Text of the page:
Q. I’ve heard that Japan has some crazy ice cream flavors, such as fish or wasabi. What’s up with that?

A. According to several reports, fish and wasabi are some of the tamer ice cream flavors you can find in Japan. If you really want to wacky it up, you might try flavors such as seaweed, garlic, silk, chicken, beer, charcoal, octopus, eggplant, corn or crabmeat. Or, if those aren’t quite out there enough for you, there’s always goat flavor (made from goat’s milk — and other parts of the goat) or varieties made from ox tongue or raw horsemeat.

The bad news (or good news, depending on your perspective) is you can’t find those unconventional flavors just anywhere. Most are produced in small batches in a single ice cream shop, and they’re usually a reflection of a local specialty. Sometimes, the reason for making such strange flavors is as much economic as it is novelty. In many cases, rural communities have made ice cream tributes to their main product in order to draw tourists and put themselves on the map.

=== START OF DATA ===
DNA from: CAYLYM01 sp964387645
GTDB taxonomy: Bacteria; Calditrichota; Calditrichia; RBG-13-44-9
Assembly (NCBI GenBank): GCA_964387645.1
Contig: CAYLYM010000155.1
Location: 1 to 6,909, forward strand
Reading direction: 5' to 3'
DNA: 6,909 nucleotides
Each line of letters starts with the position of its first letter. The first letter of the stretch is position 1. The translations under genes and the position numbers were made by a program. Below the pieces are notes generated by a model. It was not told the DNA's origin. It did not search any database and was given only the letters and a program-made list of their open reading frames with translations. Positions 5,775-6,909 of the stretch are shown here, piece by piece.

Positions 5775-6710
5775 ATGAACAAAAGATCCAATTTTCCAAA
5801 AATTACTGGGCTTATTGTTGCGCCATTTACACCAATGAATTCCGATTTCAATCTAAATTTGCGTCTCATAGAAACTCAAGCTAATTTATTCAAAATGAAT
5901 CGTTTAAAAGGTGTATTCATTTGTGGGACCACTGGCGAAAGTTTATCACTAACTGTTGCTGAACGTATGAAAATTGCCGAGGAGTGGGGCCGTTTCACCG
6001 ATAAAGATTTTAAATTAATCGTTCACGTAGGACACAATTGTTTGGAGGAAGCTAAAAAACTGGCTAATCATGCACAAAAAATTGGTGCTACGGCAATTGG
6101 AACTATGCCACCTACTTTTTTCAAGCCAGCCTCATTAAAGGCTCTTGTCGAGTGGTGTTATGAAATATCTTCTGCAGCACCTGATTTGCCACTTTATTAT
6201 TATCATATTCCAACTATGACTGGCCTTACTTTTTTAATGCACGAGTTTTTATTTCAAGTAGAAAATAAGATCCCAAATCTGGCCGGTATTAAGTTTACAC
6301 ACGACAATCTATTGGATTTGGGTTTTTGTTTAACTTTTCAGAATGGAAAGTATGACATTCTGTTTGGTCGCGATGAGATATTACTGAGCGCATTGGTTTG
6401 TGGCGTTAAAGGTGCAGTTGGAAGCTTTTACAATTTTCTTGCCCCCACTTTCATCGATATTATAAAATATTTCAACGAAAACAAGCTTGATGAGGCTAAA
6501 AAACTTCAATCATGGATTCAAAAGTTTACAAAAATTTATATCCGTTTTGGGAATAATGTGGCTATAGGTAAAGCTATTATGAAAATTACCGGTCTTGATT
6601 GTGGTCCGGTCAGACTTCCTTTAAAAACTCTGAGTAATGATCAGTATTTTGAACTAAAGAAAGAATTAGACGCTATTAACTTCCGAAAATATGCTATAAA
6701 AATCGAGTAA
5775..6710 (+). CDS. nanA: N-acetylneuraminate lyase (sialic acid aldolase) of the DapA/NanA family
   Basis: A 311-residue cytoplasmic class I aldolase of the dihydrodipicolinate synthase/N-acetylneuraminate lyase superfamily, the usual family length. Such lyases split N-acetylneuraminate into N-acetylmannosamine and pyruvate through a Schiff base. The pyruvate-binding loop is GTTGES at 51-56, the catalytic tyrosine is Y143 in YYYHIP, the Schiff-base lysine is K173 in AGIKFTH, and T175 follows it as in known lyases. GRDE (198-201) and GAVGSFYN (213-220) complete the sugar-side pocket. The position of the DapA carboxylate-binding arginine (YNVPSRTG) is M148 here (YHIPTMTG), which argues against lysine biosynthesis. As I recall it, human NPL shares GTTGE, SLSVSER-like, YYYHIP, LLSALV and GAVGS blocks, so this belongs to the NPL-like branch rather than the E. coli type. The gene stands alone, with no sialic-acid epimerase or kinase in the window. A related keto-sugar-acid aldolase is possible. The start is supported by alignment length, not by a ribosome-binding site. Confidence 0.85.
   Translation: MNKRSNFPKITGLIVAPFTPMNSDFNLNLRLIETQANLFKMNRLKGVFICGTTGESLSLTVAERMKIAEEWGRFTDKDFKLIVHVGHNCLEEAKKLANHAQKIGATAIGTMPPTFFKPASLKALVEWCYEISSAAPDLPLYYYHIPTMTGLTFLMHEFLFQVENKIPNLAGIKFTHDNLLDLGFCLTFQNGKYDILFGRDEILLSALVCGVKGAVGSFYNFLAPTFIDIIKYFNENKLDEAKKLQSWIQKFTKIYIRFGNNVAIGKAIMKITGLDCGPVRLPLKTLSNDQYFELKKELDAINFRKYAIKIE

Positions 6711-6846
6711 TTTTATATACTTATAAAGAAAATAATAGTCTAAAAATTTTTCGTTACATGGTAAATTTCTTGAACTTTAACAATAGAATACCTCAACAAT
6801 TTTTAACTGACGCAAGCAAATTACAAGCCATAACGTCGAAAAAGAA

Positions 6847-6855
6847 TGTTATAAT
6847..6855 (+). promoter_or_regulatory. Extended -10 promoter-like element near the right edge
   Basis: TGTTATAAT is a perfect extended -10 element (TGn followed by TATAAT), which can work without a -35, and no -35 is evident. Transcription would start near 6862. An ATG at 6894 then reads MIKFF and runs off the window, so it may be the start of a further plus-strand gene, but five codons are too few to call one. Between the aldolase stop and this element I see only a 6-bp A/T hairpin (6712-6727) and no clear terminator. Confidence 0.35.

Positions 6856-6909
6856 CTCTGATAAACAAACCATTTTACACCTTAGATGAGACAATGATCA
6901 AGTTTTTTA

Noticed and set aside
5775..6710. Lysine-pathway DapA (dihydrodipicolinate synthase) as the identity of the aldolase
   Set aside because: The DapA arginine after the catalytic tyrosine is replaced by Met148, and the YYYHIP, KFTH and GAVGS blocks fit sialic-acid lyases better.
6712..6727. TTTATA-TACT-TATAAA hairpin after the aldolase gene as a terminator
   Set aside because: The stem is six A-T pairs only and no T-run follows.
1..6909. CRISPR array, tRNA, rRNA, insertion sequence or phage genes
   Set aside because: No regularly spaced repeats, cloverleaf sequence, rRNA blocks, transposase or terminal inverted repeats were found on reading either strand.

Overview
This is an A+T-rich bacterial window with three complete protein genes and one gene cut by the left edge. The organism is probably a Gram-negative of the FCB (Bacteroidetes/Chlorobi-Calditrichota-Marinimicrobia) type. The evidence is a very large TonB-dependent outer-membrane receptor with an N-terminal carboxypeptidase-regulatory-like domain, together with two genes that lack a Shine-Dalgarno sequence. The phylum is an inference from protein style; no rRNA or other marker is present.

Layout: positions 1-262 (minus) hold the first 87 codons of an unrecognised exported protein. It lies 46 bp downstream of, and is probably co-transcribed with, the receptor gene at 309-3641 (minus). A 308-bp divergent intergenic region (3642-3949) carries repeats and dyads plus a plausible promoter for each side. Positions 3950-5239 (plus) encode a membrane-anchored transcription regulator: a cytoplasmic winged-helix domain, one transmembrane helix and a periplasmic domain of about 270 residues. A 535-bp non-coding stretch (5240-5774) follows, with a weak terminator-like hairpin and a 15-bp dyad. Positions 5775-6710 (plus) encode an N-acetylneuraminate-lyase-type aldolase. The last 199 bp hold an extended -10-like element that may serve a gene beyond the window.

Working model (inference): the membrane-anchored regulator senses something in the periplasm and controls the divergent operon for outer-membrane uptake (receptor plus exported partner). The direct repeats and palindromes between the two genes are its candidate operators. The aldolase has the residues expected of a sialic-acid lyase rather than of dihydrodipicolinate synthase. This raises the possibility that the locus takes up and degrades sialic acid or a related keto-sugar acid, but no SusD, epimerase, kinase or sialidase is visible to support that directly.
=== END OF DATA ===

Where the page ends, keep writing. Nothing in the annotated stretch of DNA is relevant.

But there are easier — in terms of both availability and palatability — ways to push your ice cream boundaries while in Japan.

Green tea ice cream is available everywhere, including in convenience stories, as is red bean (azuki) flavor. Sweet potato ice cream is fairly widespread as well. And in spring, many restaurants serve cherry blossom ice cream, which is every bit as delicious as it sounds. But if you prefer to stick to the classics, never fear: The Japan Ice Cream Association reports that the nation’s most popular ice cream flavor, past and present, is vanilla.

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